By MIKE CORN
Oakley's Jim Millensifer is on a quest.
Come Sunday, he'll be partway through his effort to make something of a grand slam hunting grouse, a favorite sport of his.
A week ago, he was in the Steamboat Springs, Colo., area hunting sharptail and blue grouse.
Sunday, he'll be hunting lesser prairie chickens -- opening day for much of the state for both the greater and lesser prairie chickens -- in Gove County.
Monday, he'll be heading up to the Tipton area to try his hand at greater prairie chickens.
That's all a culmination of a plan that slowly started being put together during last year's prairie chicken season, when there was the distinct possibility of it being the last opportunity to hunt lesser prairie chickens.
That's because the lesser prairie chicken is currently a candidate for being added to the federal endangered species list, all part of a legal settlement that calls for the U.S. Fish and Wildlife Service to review hundreds of species.
However, the federal wildlife agency shifted its focus, and suggested the possibility of continuing to allow hunting of the bird even if it's declared a threatened species.
That raised the ire of environmental groups but also lifted the hopes of hunters and wildlife agencies in the five states the birds inhabit, which includes Kansas.
Millensifer, an avid hunter, wasn't about to give up on his plan and pushed ahead with a goal of going after grouse -- one of his favorite birds to hunt.
He initially had hoped to complete the grand slam of five species of grouse in a single week, hunting only on land that's accessible to anyone. He's had to modify his timetable, however, but still hopes to bag both lesser and greater prairie chickens in Kansas, sharptail, blue and sage grouse in Colorado and ruffed and sharptail grouse in Wyoming. He's also hoping to go after ptarmigans in Colorado
Last year, Millensifer -- who has been actively involved in the Governor's Ringneck Classic in Oakley -- only hunted lesser prairie chickens, at least as far as grouse are concerned.
This year, incidentally, the governor's hunt will begin Nov. 14, but will be shifting to the Norton and Graham county area.
"Grouse hunting in most cases is a more challenging upland bird hunting than most," he said. "Don't get me wrong, I love hunting pheasant and quail, but there a mystique to hunting grouse."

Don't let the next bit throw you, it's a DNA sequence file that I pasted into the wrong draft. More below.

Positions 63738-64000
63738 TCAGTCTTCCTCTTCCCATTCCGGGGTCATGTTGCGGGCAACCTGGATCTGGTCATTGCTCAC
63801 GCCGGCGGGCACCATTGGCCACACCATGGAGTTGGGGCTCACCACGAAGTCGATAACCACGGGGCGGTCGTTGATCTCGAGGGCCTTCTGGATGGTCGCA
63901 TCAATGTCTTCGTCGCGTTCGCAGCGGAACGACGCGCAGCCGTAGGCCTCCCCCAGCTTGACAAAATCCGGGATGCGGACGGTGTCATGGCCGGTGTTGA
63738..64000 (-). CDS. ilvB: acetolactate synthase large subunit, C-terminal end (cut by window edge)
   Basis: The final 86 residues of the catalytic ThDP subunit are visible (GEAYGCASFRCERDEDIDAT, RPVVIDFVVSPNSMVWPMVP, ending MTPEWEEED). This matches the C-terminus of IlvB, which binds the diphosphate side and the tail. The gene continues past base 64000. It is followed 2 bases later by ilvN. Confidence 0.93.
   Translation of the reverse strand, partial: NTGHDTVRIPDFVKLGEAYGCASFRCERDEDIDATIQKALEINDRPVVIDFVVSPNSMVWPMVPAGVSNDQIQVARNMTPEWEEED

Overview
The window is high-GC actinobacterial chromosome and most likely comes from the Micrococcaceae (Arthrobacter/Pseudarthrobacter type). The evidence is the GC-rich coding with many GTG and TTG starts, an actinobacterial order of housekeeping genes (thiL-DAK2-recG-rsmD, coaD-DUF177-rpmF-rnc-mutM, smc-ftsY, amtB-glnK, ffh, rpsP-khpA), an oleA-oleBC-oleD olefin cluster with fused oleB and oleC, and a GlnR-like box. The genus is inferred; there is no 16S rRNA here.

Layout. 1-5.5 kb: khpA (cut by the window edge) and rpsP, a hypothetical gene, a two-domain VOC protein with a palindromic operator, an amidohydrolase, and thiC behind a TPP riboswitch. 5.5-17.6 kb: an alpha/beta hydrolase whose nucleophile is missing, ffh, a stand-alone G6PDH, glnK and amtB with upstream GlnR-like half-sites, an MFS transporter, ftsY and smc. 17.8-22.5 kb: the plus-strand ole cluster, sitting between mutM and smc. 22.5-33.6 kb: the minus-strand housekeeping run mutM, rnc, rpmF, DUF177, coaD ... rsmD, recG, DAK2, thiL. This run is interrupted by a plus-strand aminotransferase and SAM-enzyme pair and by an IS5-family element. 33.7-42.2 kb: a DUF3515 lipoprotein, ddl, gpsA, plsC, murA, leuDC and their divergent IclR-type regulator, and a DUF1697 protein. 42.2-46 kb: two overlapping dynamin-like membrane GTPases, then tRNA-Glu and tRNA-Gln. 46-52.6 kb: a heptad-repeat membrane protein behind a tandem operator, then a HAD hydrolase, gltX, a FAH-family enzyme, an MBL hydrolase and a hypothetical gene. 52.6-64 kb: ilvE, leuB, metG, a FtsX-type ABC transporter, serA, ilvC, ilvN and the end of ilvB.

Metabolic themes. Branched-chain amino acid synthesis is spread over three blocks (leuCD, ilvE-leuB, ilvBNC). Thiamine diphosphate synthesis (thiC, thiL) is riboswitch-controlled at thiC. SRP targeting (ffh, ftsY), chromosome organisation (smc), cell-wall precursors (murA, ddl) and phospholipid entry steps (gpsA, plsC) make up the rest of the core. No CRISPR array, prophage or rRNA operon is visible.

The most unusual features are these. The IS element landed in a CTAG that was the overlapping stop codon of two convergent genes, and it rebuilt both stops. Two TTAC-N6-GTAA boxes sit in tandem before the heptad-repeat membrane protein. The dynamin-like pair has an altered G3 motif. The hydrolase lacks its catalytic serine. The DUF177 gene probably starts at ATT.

Plus, Millensifer originally hails from Colorado, and frequently hunted grouse in that time.
"I've been hunting in the northwest Colorado since the early '90s," he said, "over 20 years."
The hunts also are a good time for him to get some experience for some of his three German wirehaired pointers. One of the dogs recently had surgery, so it won't be out in the field much.
It's also crucial the hunts take place on public land.
His Colorado hunt earlier this month happened to work out on a private ranch that was opened for grouse-only hunting.
"We got out and walked maybe 30 minutes we started getting into sharptails," Millensifer said. "We probably saw 40 to 50 sharptails. It was great."
The next day, they went after blue grouse.
"We only saw four blue grouse in 4 to 5 hours of walking," he said.
He'll be taking advantage of the state's Walk-in Hunting Access land for prairie chickens.
"My objective on that is to not hunt or do something that someone else can't do," he said.
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In Kansas, there's a split season for prairie chickens. The early season runs from Sunday through Oct. 15 and includes the east and northwest zones.
The east zone is everything east of U.S. Highway 283. The northwest zone is west of U.S. 283 and north of Kansas Highway 96. Daily bag limit is two.
The regular session runs from Nov. 16 to Jan. 31 and is statewide. East and northwest zones have a daily bag limit of two birds while the southwest zone has a daily bag limit of one bird.
The eastern zone would be home to greater prairie chickens while the northwest zone would be home to both the lesser and greater prairie chickens.
The southwest zone will generally only have lesser prairie chickens.